BEN HEALY harbours no grudges about the fact he had to hop across the Irish Sea in order to break into international rugby, and he stresses that he is not currently looking any further ahead than Scotland’s final warm-up match against Georgia next Saturday, but when pushed he does concede that the thought of locking horns with the country of his birth in his new nation’s final World Cup pool match in Paris on 7th October is a tantalising prospect.
“I’ll probably cross that bridge when I come to it,” he said. “I wouldn’t say I’m an overly bitter person or anything. But, yeah, I suppose there could be an element of me having something to prove.
“Sometimes it actually helps to have a bit of a chip on your shoulder,” he added. “If people told you that basically you weren’t good enough for a certain club or team, then obviously you want to prove them wrong. But at the moment I’m just honoured to be here with Scotland and to be going to a World Cup.
Healy, who was born and raised in Co Tipperary, played for Ireland at under-20s level and all his pro rugby for his native Munster before committing earlier this year to join Edinburgh this summer whilst simultaneously throwing his lot in with the Scotland national team. He qualifies to wear the thistle through his mother, Maria, who was born in England to two Scottish parents and moved to Turriff in Aberdeenshire when she was still of nursery age.
He was first publicly linked with a move to Scotland in late 2020, when Glasgow Warriors were thought to be on the verge of signing the then 21-year-old before agreeing a deal to bring Duncan Weir back to Scotstoun instead, but Healy explained that conversations over a switch of countries started long before that.
“People within the SRU have kept in contact with me since I came out of school, to be honest,” he explained. “Once they found out I was Scottish-qualified they were always keen to get me over. It didn’t materialise until I was about four or five years into playing with Munster and decided to make the jump. But they were always keen. I’ve gone at the right time. I enjoyed my time with Munster and ended up winning a trophy there. But I can’t wait to get stuck in here over the next few years and see where we can take it.
“My mum’s obviously been delighted with everything [that’s happened] since she’s Scottish!” he added. “She’s from Turriff and we used to go over once or twice a year. I could never understand anyone! But it’s certainly a nice part of the world.
“She never pushed me or anything, but I could see she was really happy when I made my decision. We had a couple of days off [at the start of this week] and I was actually back over in Ireland when I got the call from Gregor [to confirm his selection].
‘The last year has been a bit of a whirlwind and it certainly hasn’t been easy at times. There have been some tough decisions and a lot of things which have been out of my control. But this makes it all worthwhile.
‘The reaction from my family and friends in Ireland has been great. But this is only the start for me. It doesn’t mean much to just ‘go’ to a World Cup – you want to actually ‘play’ in a World Cup. I want to play for Scotland for many more years to come. This is just a really exciting way to kick it all off.”Error, group does not exist! Check your syntax! (ID: 60)
There is, of course, a fairly significant obstacle standing in the way of Healy’s dream of becoming a regular in the Scotland No 10 jersey during the next few years, in the inimitable shape of Finn Russell – arguably the best stand-off on the planet at the moment. For his part, Healy insists that he values being able to both compete against and learn from such an accomplished player.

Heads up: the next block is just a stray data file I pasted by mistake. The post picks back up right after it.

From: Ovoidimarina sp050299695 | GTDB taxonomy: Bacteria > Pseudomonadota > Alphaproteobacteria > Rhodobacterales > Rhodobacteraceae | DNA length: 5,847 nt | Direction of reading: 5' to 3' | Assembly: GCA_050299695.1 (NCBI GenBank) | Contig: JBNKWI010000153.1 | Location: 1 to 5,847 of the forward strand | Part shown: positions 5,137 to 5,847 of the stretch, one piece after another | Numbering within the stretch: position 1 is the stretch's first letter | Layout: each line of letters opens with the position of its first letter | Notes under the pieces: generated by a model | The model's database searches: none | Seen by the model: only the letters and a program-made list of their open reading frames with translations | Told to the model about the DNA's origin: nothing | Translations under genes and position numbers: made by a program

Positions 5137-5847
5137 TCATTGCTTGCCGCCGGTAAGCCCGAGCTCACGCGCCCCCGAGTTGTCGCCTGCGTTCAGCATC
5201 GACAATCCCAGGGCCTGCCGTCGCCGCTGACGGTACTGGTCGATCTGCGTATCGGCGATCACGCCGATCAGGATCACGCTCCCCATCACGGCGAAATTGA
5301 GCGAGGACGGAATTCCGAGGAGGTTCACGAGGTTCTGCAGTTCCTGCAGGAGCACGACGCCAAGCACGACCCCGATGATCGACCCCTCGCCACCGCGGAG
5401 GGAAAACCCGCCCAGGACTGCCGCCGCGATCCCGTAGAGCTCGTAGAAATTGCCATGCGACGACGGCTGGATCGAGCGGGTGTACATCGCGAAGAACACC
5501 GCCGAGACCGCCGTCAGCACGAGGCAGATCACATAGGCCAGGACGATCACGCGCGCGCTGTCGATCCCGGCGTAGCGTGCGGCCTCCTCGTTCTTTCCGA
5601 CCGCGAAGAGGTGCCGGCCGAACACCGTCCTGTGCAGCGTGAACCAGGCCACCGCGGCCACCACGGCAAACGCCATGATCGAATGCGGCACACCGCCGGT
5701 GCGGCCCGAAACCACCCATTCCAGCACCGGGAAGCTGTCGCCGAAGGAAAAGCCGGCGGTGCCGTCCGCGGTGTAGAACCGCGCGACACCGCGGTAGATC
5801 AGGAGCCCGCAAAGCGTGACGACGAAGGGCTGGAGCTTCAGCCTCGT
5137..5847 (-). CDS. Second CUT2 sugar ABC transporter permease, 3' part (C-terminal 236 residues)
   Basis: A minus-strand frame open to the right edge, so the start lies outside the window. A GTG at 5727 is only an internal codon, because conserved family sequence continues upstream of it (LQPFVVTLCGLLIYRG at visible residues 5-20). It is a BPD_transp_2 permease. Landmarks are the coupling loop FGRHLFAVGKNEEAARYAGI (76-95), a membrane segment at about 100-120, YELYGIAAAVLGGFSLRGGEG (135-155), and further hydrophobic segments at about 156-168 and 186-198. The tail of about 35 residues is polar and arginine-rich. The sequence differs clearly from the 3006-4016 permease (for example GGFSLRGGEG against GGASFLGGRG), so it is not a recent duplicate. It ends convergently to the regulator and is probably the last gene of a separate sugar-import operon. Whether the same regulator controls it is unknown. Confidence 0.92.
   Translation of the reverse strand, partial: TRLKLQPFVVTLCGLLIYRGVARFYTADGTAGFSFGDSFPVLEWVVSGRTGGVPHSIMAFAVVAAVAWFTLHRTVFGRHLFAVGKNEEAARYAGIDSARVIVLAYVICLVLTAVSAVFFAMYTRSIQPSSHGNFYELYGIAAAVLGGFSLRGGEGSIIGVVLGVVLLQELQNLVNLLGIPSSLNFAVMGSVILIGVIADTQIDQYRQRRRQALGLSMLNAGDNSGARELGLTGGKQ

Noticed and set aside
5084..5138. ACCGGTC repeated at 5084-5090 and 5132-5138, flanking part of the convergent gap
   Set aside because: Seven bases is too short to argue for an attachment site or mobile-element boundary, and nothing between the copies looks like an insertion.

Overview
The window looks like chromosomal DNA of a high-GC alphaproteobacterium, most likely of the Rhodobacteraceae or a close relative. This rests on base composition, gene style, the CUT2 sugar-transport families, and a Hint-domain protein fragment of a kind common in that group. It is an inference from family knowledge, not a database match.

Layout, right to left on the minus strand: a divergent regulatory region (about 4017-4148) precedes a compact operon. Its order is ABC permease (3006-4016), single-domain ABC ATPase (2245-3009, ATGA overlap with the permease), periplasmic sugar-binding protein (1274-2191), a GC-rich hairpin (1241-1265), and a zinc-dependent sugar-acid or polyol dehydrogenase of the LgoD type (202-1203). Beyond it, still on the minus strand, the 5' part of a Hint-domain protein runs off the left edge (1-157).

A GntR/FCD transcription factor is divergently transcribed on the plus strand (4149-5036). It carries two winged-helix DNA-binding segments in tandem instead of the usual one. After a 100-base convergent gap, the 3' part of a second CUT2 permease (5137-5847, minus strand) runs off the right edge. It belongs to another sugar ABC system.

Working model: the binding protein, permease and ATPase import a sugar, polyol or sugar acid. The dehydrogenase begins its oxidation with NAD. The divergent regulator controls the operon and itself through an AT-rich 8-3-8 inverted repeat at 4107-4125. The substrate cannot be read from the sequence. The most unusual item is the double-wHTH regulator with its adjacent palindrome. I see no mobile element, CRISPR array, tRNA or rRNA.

“Finn has been great with me,” he said. “Between him and Gregor Townsend, I’d say those are the two I’ve learned the most from. Gregor obviously played 10 and as a head coach is always keeping an eye on you and making sure you can do better. I’d say Brad Mooar [Scotland’s assistant attack coach] as well, actually, who’s been great for my development.
“I’ve been picking Finn’s brains as much as possible and just watching him in games. I would have always watched him in the past but I’m doing so a little bit more closely now that I’m involved. If I see something he’s done in training or in games I’ll just ask, ‘what were you thinking there?’ and he’s very open. He’s just keen for me to be as good as I can be as that’s going to help the team.
“He’s a chilled guy but he’s also still really focused. That’s just his personality and there’s nothing wrong with that. We’re all different within the squad. He’s just as focused as the rest of us.”
Healy first joined up with Scotland ahead of last season’s Six Nations and made his debut off the bench in the team’s final match of the championship against Italy, and his first start against the same opposition at the start of this summer’s schedule.
Townsend has spoken of his admiration of the way the 24-year-old quickly settled into the squad with positive contributions to team meetings and confident communication on the training pitch, but Healy says he did not immediately feel at home in his new environment.
“That didn’t come straight away,” he said. “I was in the Six Nations camp but didn’t play until the last game. So it did take a week or two to fully settle in on the rugby side of things. Maybe even longer to be perfectly honest.
“It was great this time before we played Italy as I’d been training with the squad for a number of weeks so by the time that came around I felt fully clued up on what we were trying to do.
“But it did take a bit of time at the start as Munster and all the Irish provinces play a little bit differently. For me to come over has been great for my development but it certainly didn’t click right away.”